Wednesday, April 6, 2016

Herding words

That I chose to herd words into novel-sized ranches was fortunate. Even if I had wanted to ranch, I didn't have the money it takes.
Larry McMurtry, Walter Benjamin at the Dairy Queen

Larry McMurtry's 1999 memoir Walter Benjamin at the Dairy Queen is something of a meditation on ranching, writing and scouting for books, as well as a tribute to his father. In addition to writing novels and other books, he buys and sells used books. Although he grew up on a Texas cattle ranch, ranching is one thing he never wanted to do, But he wrote books, like Lonesome Dove, about herding cattle, and in this memoir he repeatedly employs metaphors like the one quoted above to compare the cowboy life to his true loves. Here are some others:

"... I've now spent most of a working life herding words in the morning and secondhand books in the afternoon ..."

"Where literature was concerned I preferred from the first to go my own way, roving around on the great open range."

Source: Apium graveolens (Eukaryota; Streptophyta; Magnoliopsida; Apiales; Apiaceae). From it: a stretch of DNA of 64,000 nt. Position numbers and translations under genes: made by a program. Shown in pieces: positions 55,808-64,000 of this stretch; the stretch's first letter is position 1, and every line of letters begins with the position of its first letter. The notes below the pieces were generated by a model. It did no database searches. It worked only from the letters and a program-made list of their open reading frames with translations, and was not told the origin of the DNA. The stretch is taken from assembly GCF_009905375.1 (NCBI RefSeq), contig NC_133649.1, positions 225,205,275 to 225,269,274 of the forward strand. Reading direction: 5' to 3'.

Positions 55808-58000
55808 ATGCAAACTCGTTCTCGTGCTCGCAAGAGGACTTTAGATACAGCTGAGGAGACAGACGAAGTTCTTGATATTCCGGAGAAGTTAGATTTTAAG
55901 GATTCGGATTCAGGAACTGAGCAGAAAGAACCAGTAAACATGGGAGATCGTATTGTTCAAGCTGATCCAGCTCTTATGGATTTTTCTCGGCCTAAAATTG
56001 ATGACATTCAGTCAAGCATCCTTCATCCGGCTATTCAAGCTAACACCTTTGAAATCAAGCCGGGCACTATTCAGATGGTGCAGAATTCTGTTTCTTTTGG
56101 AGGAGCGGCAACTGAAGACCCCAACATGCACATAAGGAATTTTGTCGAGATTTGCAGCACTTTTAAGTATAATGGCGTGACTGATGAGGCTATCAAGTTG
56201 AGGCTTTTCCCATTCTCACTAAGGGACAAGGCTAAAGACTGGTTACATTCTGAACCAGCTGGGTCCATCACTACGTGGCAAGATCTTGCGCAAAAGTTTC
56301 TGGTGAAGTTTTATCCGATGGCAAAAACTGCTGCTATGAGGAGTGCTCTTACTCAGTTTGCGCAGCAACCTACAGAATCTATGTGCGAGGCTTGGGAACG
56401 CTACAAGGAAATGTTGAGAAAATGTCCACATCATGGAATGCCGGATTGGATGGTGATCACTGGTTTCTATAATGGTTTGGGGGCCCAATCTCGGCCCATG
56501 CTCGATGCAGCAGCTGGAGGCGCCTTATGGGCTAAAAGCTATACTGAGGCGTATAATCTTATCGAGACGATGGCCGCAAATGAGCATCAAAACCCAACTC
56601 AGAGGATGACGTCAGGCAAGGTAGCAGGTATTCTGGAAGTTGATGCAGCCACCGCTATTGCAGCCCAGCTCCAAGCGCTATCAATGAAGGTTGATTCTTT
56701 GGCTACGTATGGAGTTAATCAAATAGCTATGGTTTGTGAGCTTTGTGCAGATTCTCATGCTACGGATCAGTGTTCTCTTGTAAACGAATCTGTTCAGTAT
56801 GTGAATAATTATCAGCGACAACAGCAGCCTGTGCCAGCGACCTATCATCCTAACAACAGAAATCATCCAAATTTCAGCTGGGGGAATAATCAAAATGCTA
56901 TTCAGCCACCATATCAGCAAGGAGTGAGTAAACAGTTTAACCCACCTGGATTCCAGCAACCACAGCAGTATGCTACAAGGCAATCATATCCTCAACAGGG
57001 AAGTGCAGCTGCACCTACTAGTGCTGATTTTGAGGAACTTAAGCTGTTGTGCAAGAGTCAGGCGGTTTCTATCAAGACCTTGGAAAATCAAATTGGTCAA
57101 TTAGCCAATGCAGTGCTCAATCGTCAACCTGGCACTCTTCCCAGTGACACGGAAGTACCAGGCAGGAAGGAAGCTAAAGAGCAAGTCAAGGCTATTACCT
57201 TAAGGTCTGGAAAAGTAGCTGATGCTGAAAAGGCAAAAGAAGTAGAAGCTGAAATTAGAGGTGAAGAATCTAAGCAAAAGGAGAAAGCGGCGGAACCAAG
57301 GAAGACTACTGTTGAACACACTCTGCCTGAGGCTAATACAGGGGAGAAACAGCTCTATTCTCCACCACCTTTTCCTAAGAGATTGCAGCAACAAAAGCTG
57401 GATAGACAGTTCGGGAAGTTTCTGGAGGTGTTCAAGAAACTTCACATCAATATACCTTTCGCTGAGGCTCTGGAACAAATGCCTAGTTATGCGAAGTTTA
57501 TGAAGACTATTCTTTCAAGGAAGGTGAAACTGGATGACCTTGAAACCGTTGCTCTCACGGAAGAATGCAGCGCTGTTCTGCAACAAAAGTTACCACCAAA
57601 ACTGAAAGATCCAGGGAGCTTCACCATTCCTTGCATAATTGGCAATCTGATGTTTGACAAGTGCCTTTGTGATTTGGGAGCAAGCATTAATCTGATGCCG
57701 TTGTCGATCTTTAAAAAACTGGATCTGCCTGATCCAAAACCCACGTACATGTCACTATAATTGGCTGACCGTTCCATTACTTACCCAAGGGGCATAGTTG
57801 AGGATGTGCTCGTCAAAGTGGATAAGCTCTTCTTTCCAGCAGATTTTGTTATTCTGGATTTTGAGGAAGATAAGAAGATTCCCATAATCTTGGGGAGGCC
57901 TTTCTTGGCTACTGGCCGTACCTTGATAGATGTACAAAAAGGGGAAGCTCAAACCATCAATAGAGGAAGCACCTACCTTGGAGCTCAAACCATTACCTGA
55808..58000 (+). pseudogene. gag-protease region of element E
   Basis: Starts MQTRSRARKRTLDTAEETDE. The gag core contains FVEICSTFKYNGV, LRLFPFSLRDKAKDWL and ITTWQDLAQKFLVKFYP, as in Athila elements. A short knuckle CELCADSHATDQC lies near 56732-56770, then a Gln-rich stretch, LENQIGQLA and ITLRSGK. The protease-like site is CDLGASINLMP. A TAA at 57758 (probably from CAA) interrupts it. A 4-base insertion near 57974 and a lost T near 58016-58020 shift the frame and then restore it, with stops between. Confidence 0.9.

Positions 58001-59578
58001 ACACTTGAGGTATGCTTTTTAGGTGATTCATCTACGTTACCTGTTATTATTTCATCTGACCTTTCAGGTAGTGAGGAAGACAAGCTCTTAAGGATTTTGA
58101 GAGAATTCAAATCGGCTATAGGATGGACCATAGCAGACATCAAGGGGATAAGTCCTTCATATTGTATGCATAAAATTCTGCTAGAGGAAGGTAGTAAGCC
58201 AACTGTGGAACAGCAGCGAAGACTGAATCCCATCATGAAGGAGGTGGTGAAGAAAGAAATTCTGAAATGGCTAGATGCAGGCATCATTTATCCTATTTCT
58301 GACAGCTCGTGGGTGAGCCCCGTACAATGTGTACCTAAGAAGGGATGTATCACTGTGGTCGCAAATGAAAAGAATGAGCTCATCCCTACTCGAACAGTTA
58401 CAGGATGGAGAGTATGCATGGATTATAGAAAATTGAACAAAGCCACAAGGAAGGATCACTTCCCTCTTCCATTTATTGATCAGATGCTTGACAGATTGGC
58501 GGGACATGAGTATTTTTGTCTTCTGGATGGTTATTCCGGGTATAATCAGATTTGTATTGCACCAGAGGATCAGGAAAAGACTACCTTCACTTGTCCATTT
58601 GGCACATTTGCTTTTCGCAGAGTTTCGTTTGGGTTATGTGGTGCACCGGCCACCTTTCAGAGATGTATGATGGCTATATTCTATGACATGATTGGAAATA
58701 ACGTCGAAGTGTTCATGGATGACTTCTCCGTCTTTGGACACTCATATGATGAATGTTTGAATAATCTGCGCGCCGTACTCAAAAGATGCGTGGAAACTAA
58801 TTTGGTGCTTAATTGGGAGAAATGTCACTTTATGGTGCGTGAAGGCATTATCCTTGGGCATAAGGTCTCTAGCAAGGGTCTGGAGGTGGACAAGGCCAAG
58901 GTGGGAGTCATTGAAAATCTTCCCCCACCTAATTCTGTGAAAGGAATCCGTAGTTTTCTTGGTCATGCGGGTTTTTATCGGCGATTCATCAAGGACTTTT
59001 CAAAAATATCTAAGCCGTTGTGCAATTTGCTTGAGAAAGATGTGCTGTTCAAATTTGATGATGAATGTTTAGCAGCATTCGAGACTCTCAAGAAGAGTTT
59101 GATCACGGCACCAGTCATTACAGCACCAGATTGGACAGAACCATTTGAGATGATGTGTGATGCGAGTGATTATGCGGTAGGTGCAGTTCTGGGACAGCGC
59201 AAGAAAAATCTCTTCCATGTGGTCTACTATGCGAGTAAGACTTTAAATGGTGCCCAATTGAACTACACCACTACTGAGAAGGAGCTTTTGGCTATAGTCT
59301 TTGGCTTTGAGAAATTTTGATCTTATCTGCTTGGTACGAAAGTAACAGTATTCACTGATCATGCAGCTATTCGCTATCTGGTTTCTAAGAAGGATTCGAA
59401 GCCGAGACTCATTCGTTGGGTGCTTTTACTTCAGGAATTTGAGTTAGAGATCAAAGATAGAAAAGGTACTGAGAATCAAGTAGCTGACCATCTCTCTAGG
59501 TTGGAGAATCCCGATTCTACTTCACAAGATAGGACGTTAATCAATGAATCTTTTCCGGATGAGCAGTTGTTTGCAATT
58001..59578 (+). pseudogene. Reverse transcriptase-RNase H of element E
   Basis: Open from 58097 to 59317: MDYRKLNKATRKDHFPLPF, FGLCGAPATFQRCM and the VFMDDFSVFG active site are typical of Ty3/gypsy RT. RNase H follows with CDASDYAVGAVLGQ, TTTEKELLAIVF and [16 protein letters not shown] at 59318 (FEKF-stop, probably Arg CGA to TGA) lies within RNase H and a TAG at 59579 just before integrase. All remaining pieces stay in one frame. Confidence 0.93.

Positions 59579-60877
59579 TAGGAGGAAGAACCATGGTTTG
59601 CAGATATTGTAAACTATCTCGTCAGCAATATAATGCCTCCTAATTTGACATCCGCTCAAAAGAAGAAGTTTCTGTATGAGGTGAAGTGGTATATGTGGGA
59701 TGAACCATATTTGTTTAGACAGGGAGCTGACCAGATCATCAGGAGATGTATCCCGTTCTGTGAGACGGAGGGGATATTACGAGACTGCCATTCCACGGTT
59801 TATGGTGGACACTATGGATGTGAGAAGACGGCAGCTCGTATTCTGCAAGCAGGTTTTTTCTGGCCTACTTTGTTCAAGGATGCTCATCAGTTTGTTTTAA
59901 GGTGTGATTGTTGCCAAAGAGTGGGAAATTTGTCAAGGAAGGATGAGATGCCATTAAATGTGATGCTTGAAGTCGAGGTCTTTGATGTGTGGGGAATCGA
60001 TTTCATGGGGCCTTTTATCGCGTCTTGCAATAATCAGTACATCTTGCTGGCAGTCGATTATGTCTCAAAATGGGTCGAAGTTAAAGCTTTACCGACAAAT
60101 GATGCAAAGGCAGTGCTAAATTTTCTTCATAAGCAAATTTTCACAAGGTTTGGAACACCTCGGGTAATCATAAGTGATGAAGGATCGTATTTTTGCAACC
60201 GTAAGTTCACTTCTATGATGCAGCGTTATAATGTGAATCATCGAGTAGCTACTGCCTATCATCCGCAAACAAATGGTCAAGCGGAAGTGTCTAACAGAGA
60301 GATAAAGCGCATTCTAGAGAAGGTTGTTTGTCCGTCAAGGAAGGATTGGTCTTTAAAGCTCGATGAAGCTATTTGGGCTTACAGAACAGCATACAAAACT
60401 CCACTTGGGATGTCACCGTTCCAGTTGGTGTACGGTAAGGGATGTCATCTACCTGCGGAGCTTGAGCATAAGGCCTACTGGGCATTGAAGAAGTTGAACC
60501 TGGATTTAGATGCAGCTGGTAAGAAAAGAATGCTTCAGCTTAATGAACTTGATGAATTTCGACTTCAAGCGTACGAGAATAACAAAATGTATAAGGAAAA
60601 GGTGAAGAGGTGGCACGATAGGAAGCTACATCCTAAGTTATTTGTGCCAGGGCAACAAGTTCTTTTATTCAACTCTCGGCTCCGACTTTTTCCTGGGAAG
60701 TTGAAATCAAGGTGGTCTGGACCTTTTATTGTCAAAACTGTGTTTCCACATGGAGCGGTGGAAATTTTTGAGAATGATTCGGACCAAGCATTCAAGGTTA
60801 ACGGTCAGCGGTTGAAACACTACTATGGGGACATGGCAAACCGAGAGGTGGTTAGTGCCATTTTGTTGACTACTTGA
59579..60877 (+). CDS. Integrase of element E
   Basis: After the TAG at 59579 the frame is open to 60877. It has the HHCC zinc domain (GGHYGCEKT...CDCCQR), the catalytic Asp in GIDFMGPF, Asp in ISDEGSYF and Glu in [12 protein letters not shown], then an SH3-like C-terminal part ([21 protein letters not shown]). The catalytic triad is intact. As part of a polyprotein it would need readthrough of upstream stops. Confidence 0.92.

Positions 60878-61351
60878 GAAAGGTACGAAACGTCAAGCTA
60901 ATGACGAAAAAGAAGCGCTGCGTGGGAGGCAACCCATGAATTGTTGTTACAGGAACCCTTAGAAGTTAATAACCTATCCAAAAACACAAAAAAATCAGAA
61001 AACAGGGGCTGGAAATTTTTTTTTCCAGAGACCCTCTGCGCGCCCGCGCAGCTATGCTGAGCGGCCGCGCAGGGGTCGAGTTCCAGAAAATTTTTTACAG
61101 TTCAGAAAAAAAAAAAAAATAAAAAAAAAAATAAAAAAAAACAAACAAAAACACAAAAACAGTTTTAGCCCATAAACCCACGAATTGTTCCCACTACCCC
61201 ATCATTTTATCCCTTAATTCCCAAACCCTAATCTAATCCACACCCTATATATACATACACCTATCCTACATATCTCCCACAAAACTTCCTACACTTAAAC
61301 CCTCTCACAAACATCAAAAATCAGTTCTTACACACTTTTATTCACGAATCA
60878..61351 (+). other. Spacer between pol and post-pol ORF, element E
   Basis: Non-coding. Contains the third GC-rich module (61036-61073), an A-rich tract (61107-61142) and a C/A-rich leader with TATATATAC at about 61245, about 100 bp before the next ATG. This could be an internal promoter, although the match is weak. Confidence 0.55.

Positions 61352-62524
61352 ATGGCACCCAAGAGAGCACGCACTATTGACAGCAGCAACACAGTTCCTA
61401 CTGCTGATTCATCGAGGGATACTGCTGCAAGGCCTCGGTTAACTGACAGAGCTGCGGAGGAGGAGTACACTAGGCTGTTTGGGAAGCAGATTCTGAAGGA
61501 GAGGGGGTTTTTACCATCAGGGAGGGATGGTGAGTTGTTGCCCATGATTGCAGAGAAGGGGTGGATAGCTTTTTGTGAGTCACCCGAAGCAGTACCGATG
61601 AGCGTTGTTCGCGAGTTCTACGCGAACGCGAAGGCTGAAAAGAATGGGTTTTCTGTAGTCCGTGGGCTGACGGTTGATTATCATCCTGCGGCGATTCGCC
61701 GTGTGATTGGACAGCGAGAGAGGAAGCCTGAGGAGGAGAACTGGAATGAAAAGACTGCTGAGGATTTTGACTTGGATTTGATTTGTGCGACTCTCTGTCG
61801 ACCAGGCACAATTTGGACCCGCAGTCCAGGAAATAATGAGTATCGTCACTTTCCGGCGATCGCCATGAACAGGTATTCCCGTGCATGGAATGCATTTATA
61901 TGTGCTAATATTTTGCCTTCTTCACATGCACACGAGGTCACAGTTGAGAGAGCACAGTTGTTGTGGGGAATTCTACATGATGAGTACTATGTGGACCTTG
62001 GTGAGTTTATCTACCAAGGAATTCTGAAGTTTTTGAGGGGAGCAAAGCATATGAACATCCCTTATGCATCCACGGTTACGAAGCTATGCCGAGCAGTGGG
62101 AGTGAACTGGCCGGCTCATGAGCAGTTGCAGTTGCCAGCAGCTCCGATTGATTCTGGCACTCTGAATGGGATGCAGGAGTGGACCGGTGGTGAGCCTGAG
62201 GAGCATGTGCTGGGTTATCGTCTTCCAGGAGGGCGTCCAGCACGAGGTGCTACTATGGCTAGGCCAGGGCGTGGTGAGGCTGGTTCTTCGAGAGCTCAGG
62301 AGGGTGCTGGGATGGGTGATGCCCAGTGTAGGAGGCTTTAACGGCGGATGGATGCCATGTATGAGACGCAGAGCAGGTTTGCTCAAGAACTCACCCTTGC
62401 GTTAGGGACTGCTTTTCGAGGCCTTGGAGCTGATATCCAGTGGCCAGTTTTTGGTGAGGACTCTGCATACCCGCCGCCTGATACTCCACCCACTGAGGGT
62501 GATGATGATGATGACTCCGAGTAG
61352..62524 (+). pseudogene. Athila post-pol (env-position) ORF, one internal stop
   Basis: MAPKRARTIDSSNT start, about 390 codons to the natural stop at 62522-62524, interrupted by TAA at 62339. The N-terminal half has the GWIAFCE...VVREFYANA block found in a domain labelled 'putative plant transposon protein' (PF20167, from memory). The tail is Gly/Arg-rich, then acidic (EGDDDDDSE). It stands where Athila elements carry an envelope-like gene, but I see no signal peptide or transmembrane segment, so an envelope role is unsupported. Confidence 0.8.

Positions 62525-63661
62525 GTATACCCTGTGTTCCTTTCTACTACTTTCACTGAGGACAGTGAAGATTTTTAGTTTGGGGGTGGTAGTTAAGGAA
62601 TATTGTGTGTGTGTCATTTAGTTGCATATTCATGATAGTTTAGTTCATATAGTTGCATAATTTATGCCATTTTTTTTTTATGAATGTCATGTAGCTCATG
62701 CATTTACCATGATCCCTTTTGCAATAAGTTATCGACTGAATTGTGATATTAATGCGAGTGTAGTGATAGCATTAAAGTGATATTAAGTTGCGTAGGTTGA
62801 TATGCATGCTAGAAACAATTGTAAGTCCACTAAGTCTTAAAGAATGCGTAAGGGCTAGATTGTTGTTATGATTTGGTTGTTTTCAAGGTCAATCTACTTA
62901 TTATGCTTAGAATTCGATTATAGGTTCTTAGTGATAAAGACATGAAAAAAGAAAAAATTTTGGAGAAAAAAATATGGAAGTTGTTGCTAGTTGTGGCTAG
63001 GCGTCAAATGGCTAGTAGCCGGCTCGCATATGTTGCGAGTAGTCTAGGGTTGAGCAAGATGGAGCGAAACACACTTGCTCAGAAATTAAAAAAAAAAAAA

"I'm sure that I've had as much pleasure in the hundreds (or maybe the thousands) of bookshops I've been in, going along row by row and shelf by shelf looking for a title or an edition that I've never seen, as my father did culling and inspecting the many cattle herds he bought from."

"When I consider my twenty and more books I sometimes feel the same uneasy breeze that my father felt as he contemplated the too meager acres where his own life began and ended. My achievement may be not much different from his; it may consist mainly of the good name I bore and the gifted and responsible son I will pass it on to."

These few quotations actually summarize McMurtry's book rather well, but I still think I will have more to say about it later.

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